Converse

Show convict

Interact

Get some pers

Converse

 Have a conversation with your audience. They may not actually say anything, but make them feel consulted, questioned, challenged, argued with; then they will stay awake and attentive. Your job as a presenter is to stimulate and communicate with your audience into wanting to get the information you have, not just to present that information at them.

Interact

 Engage with your present audience, not the one you have prepared for. Look for reactions to your ideas and respond to their signals. If the light bulbs are not going on find another way to say it. Monitor their reactions; it's the only way you'll know how you're doing and what you should do next. If you don't interact you might as well send a video recording of your presentation. It's why you came.

Show conviction
 If you are expressive and enthusiastic your audience will respond, which is what you want. At the very bottom line disagreement is preferable to being ignored. Use your excitement to pace the presentation, e.g. use something you know you feel strongly about to build up to an important point or as a springboard to another idea.

Get some perspective

The odds are that someone in the audience will not like you or may disagree with you. There will probably be someone else out there for whom you can do no wrong. As a rule of thumb, the majority of most audiences want to like you and what you have to say - they want you to be good. They didn't come hoping to be bored or irritated by your presentation.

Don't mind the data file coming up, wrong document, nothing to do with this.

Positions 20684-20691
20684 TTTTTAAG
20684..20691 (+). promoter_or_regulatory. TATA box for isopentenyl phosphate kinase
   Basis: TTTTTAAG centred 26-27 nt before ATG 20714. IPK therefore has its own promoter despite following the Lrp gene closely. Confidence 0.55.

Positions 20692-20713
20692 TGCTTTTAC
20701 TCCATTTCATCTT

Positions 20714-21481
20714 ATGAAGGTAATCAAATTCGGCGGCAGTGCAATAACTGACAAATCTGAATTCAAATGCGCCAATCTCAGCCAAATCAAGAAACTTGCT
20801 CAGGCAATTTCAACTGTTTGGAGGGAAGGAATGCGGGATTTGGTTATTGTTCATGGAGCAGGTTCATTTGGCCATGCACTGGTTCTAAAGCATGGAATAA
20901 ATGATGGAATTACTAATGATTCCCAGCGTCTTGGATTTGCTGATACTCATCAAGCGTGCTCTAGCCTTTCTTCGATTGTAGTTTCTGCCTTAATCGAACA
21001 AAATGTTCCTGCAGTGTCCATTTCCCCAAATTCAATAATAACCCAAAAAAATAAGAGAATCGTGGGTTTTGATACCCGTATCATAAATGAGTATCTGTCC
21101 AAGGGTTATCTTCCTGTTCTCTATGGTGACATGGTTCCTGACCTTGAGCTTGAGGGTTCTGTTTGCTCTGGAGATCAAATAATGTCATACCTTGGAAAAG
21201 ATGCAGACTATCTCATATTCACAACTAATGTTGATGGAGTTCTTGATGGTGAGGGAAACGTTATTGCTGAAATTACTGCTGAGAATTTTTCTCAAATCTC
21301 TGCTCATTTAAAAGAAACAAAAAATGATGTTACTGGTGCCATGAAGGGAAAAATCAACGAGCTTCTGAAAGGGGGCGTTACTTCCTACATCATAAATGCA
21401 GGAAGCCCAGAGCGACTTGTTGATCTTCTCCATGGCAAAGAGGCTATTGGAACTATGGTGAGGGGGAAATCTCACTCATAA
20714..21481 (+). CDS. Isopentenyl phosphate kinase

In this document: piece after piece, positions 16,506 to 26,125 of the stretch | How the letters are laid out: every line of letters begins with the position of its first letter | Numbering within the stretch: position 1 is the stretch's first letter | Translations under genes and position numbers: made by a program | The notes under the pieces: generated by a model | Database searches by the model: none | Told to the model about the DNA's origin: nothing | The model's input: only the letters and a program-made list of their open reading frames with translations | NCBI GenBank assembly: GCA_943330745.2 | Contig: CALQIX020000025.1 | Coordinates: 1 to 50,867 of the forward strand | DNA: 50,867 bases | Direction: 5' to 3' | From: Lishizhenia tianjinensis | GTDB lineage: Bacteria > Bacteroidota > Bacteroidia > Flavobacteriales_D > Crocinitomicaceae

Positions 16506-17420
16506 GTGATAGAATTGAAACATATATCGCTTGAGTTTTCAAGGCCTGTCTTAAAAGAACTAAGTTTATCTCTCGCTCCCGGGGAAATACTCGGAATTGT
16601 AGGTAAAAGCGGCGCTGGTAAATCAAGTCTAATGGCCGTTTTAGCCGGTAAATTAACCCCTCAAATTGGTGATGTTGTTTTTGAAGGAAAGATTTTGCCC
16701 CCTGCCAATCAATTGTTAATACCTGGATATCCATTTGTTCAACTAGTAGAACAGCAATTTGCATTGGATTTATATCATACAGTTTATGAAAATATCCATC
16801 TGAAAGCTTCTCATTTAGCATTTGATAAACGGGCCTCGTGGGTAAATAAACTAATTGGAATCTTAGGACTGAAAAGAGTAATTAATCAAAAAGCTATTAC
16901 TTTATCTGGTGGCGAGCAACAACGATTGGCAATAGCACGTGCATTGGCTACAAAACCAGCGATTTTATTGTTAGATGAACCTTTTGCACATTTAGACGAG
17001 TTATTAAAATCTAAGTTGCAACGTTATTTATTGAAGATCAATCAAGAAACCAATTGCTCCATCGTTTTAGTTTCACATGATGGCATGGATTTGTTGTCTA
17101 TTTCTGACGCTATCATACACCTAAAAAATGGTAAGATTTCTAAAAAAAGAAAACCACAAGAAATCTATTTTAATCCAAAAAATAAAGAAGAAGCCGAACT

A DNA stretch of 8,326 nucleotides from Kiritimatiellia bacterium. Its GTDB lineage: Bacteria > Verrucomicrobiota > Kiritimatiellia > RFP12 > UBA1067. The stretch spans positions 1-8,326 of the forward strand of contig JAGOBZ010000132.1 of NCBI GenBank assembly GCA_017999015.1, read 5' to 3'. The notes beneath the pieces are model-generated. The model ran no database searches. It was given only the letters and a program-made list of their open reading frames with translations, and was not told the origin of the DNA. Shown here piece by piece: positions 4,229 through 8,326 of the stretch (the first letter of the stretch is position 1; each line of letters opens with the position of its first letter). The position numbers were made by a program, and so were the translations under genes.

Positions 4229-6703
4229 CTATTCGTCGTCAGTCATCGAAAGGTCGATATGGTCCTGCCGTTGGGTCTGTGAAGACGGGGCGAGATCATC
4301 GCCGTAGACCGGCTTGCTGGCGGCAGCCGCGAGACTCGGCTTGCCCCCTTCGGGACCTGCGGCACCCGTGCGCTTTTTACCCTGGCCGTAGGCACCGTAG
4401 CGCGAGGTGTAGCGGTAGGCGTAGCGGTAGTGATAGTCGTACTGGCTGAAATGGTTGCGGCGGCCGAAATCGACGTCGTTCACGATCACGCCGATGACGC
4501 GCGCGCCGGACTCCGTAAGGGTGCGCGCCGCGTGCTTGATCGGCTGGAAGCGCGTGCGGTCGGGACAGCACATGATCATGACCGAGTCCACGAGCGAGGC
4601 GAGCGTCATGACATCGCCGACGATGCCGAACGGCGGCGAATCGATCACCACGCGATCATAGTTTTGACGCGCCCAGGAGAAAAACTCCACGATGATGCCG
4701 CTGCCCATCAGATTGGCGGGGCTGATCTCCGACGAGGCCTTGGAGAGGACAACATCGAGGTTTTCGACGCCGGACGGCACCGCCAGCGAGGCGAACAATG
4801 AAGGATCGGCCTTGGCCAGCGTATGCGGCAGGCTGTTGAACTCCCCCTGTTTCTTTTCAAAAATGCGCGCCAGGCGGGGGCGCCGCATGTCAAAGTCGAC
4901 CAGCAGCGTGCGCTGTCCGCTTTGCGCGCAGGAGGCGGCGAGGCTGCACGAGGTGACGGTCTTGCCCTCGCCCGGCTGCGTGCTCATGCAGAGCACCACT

 Use metaphors

 Examples
 The point  Finale

Use metaphors

 Metaphors and analogies are vital to communication. "It's like climbing a greasy pole", for example, conveys far more than just literal meaning. It conveys image and feeling and enables others to empathize through similar experiences of their own. And remember the light bulbs - if they're not lighting up try a different metaphor.

Examples

 Giving an example always helps your listeners to see more clearly what you mean. It’s quicker and more colorful.

The point
 Stick to the point using three or four basic ideas. For any detail that you cannot communicate in 20 minutes, try another medium such as handouts or brochures.

Finale

"Destiny is not a matter of chance, it is a matter of choice; it is not a thing to be waited for, it is a thing to be achieved.“ - Winston Churchil

 End as if you have done well. Do this even if you feel like you've done badly. First, you're probably the worst judge of how you've done, and second, if you finish well you'll certainly fool some of the people into thinking it was all pretty good. And anyway a good finish will get you some applause - and you deserve it!

 Trust Your self  Success is the best training  Feedback  Finale

Trust Your self

If you do not think you are up to a particular presentation either get help (do training courses and rehearsals), or get someone else to do it (there's no shame in recognizing your limits). However, most people have better presentation skills that they think they do. Recognise what you have. If you doubt your ability to think on your feet, for example, then defer questions till after the presentation. Similarly, do not use a joke as an ice breaker if you are not good at telling them.

Success is the best training

 Don’t over reach yourself. Several short presentations that you feel went well will do you far more good than one big one that makes you sick with nerves and leaves you feeling inadequate.

Success is the best training

 Don’t over reach yourself. Several short presentations that you feel went well will do you far more good than one big one that makes you sick with nerves and leaves you feeling inadequate.

 Encourage those around you to tell you the things you did well. Very few of us make progress by being told what was wrong with our presentation. When we’re up in front of an audience we all have very fragile egos.